Mozilla starts preparing developers for Firefox 3.6

Firefox project organizers are starting to button down details about the sequel to the present browser. Think alerts, hiding menu bars, and geolocation.

Brace yourself for the vanishing menu bar because Mozilla has published an official feature list for Firefox 3.6 in the form of a guide for programmers who need to know about the changes.

The Firefox 3.6 developer guide mentions an ability to automatically hide the menu bar, a change that dovetails with sparer Firefox user interface designs that Mozilla has begun exploring for Firefox versions 3.7 and 4.0. That's important for plug-in developers and others who use the menu bar to control their add-ons.

For those developing Web applications, there's a feature for adding sounds that can play in response to specific events. That sounds useful for notifying people of new e-mail, instant messages, or any number of events in Web applications that today have trouble getting your attention as easily as software running natively on the operating system.

Another change lets the browser supply not just latitude and longitude coordinates but also human-friendly address terms such as street, city, and postal code. The addition of geolocation features, which enable authorized Web sites do things like show your location and nearby coffee shops on a map, is one of the significant features in Firefox 3.5.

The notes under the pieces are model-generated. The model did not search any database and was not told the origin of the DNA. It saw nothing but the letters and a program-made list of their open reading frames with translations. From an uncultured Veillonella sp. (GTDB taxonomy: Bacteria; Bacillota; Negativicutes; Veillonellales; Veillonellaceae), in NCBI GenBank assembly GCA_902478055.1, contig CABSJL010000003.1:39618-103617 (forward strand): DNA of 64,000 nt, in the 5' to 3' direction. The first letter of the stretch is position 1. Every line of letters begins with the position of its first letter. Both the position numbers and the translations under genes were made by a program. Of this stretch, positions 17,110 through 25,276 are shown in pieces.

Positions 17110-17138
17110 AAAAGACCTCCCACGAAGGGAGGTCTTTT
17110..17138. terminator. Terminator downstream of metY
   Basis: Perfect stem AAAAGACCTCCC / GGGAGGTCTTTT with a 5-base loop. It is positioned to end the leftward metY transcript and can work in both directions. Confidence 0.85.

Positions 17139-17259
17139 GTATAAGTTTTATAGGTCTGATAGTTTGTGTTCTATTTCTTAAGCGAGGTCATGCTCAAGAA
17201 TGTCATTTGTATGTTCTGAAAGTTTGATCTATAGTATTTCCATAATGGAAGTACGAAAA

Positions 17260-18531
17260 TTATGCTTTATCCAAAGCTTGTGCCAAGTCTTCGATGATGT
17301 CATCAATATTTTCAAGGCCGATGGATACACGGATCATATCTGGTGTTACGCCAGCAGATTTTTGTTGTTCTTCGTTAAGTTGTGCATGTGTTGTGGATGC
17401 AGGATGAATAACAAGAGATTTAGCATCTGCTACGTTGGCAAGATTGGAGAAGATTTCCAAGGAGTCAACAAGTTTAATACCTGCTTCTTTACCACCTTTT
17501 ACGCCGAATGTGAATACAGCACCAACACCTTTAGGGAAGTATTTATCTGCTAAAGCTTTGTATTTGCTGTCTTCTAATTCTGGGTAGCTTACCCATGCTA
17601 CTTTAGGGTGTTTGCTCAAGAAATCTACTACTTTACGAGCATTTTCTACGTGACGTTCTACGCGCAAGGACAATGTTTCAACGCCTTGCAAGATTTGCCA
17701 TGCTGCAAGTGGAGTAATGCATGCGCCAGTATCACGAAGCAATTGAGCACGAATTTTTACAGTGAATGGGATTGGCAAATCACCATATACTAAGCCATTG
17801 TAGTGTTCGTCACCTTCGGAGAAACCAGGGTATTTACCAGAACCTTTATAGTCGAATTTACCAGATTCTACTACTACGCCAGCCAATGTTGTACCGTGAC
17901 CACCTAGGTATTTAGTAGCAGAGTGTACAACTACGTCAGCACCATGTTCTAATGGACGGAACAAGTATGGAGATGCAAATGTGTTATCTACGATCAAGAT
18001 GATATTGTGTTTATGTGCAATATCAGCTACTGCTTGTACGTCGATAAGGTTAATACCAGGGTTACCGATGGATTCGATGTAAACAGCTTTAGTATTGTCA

Eric Shepherd, who oversees Mozilla documentation work, called the plans just an initial sketch, so don't consider this the final word on Firefox 3.6 features.

Mozilla released Firefox 3.5 in June . Future work on the upcoming Firefox, code-named Namoroka, emphasizes performance, integration with system services such as dictionaries, and Web applications. It's due in early to mid-2010.

About the author

Stephen Shankland has been a reporter at CNET since 1998 and covers browsers, Web development, digital photography and new technology. In the past he has been CNET's beat reporter for Google, Yahoo, Linux, open-source software, servers and supercomputers. He has a soft spot in his heart for standards groups and I/O interfaces.

 

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